The summer after Pearl got out of the hospital I got a little taste of an all new something though; a something that has hit me rather hard the past few weeks. I remember that Pearl still had her g-tube in, so it was probably in June, and we were at an amusement park just North of Salt Lake City, they have this big Ferris wheel that had extra-large, round baskets that easily held our whole family. A person would have to try really hard to get hurt on this thing, and we were there to have fun, and while I don't love heights, Ferris wheels seem pretty tame to me. But I fully freaked out on the ride.

I had my kids there, so I didn't get all screamy and outwardly freaked, but my heart was pounding, I was sweating, gallons of adrenaline were being dumped into my system and I cried steadily and quietly for most of the ride.

I'll buy that it was just some PTSD from the whole experience of the close call with Pearl, followed by her grueling recovery, and I hadn't much worried about it; till now.

This past spring we took the whole family plus my eighteen year old niece to Denver to visit my sister and her family. It was around the middle of April, so when my sister called the morning were we leaving to make the drive, to express her concerns about us making it through Vail Pass safely, I took it seriously, only sort of not. How bad can it get in April?

I'll tell you.... bad. Really, really, really bad.

And we were in our brand new
(to us... it's a 2008) van. A Kia Sedona, that for as nice as it is, has this feature called ESC... a sort of equalizing traction thingy that is it's default mode. A default mode that, while I am sure it is great for keeping you from hydroplaning or slipping in a patch of sand on the highway, has the unfortunate side effect of undermining the power the van needed to make it up an icy, snow covered mountain road. We know that this feature is called ESC now, because after 20 minutes of slipping about and physically pushing the van up the mountain a few inches at a time in the dark, with other vehicles slewing about past us... we pushed the button that said "ESC off" out of desperation (inspiration?).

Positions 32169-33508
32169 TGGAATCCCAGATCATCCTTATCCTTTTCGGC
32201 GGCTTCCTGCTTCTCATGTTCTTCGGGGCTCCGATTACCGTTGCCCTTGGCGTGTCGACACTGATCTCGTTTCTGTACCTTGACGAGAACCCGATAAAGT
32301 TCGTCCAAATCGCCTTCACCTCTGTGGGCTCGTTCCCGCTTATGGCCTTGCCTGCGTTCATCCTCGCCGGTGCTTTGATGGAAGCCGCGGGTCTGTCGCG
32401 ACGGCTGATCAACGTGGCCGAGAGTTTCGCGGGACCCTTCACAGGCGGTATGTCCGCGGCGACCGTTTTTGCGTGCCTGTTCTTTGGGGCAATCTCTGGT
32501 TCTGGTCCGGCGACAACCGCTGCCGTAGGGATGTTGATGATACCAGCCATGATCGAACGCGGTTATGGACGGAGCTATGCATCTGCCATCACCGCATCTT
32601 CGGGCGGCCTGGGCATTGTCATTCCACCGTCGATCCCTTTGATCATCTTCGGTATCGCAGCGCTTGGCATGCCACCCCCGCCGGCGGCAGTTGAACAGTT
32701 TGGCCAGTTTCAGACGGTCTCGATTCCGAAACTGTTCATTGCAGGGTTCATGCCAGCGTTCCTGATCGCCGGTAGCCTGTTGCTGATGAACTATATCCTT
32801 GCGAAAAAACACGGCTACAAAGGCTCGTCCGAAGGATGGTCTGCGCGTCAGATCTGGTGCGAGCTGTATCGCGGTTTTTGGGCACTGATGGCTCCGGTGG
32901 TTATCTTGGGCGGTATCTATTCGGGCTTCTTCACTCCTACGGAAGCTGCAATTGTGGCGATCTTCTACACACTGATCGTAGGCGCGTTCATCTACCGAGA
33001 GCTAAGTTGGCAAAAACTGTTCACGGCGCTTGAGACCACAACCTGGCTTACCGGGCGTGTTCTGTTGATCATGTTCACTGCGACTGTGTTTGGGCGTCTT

It must be stated here that, as we were driving off the lot with our new van, we spent over 15 minutes pouring over the owner's manual and pushing that button trying to figure out what it did to no avail.

Now we know.

Once we were finally to a safer place, my hands started to shake and I started to cry. I don't mean a tremble in my hands, I mean I would not have been able to hold a glass with a half inch of water in the bottom of it without giving myself a shower. Which, you might just think that this was perhaps a warranted reaction to what we had just been through... I would like to point out that no one else was having this kind of reaction. Just me, and it took every last bit of my will and determination to not make a big scene out of it. I think that I should also say, I am not having visions of disasters replaying in my head while this is happening. I am not obsessing myself into freak-out. This is a physical thing and it's pissing me off.

Most recently, Dadguy and I have been looking at some mountain lots for possible purchase. We want to eventually have a cabin, and Dadguy has stumbled onto this area that has what we want... and we can actually afford some of it.

Only it's been really rainy lately. And apparently I have developed a "thing" about muddy dirt roads as well as icy roads. Because really... y'all... I have been stuck in the mud before and it is not the end of the flippin' WORLD!

And I mean really stuck, in some world-class, mud-season mud in Vermont's puckerbrush back of nowhere, in what the truly erudite would call "bee-eff-ee." Solidly stuck in the snow in New Hampshire in a whole bunch of places.
I have been spectacularly high-centered in a sandy wash in the tooley-bops outside of Farmpit, New Mexico in the middle of the night, and I, those who were with me, and the vehicles involved in each case, survived. This is not a Zombie Apocalypse we are talking about here.

But lately the adrenaline starts coursing, my hands start shaking and I get this note in my voice that I cannot stop.

I cannot stop.

And I hate this. I cannot stop it from happening, and it sucks down vast portions of my energy and personal reserves. Leaves me feeling wrung out and weepy.